COVID-19: Know the Facts and Be Prepared
The topic on everyone’s mind and in all the news/social media feeds is of course COVID-19, especially now that it has been declared a pandemic. There has been much information provided about the risks and steps workplaces should take and we know that navigating that influx is probably overwhelming. We hope the following will summarize the key points and help support your organization in doing what it can to protect employees and keep operations going productively.
Steps Everyone Should Take
- Most importantly, keep your wits about you; this is real, but panicking won’t help
- Stay informed, but ideally avoid checking up-to-the-minute statistics and social media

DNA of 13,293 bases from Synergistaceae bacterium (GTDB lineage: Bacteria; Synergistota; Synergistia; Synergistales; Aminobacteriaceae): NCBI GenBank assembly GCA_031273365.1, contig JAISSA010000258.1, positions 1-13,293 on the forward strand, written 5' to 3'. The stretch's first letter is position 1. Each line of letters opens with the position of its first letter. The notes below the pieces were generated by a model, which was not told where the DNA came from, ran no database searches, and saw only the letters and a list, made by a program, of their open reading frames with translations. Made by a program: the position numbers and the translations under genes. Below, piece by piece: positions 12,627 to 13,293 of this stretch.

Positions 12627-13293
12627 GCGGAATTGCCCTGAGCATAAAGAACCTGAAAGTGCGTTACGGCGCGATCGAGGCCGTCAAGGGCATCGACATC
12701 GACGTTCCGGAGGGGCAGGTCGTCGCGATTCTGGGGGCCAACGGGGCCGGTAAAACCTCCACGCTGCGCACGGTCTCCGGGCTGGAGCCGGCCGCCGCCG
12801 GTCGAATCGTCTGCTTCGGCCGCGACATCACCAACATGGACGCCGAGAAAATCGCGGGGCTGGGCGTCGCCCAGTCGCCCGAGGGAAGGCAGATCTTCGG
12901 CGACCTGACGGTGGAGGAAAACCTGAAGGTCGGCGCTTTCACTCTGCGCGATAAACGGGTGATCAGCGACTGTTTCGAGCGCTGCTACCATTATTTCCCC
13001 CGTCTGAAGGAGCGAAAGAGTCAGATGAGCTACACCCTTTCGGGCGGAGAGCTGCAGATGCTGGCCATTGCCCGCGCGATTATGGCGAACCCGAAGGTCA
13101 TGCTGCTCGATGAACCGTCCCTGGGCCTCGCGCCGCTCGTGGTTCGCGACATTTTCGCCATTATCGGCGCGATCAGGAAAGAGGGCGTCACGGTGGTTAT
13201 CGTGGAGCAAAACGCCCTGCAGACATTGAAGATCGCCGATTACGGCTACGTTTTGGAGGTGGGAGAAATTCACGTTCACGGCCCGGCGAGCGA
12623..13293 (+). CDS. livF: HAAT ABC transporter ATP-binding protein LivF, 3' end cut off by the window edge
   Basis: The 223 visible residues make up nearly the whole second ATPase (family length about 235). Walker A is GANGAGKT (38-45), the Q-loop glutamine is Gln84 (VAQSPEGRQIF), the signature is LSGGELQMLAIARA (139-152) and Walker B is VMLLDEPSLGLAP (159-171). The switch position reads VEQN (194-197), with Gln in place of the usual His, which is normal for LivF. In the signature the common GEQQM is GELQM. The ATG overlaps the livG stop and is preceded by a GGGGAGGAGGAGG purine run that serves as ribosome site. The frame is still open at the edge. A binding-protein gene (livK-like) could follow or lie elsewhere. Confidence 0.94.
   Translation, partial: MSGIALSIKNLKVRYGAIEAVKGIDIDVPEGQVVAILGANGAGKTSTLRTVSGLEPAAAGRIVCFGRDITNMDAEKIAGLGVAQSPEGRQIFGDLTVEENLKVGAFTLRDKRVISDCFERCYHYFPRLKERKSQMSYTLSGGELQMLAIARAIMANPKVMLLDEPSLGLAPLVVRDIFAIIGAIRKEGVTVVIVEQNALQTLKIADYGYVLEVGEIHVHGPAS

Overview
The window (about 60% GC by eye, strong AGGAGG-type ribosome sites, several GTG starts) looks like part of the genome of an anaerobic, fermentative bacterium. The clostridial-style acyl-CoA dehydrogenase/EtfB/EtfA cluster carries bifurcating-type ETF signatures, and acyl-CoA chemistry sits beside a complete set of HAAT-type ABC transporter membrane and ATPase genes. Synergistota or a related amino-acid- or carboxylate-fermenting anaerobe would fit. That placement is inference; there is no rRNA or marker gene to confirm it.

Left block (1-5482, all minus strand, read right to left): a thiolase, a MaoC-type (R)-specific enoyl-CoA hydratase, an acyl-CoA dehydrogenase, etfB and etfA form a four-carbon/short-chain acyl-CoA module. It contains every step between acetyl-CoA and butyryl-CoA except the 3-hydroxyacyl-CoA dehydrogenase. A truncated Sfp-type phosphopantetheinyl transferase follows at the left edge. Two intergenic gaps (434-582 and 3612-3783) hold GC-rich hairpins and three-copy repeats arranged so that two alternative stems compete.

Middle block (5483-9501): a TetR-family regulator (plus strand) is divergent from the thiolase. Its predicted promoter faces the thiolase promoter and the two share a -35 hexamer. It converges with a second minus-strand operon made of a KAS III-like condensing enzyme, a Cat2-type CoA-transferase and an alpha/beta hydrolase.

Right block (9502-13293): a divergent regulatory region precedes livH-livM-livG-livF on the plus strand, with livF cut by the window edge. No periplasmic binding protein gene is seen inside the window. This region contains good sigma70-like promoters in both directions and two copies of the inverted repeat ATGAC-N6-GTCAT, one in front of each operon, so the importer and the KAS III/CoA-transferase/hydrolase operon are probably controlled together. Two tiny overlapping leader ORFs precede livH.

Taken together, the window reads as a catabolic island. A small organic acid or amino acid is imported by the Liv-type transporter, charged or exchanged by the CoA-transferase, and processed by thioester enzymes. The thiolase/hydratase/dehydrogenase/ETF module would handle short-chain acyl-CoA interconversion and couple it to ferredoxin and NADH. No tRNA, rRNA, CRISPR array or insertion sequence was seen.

- Stay home if you’re sick
- Know the facts, wash your hands frequently and follow other hygiene protocol
- Be kind, supportive and respectful. There are lots of jokes and videos circulating on social media, many of which do seem extreme, but keep in mind that people are reacting out of fear and we all respond to fear and stress differently
Steps Employers Should Take
Prepare a formal communication that addresses the points and protocol below. In doing so, and to help navigate some of these points, first consider the following questions:
- How reasonable and realistic it is for employees to work remotely?
- What are the indicators that your workplace is now in a higher state of risk? (e.g. employees returning from travel in countries under travel advisory, employee who have tested positive)
- What are the risks to other employees? (e.g. degree of contact)
- What steps can be taken to minimize risk at the workplace? (increased cleaning measures, etc.)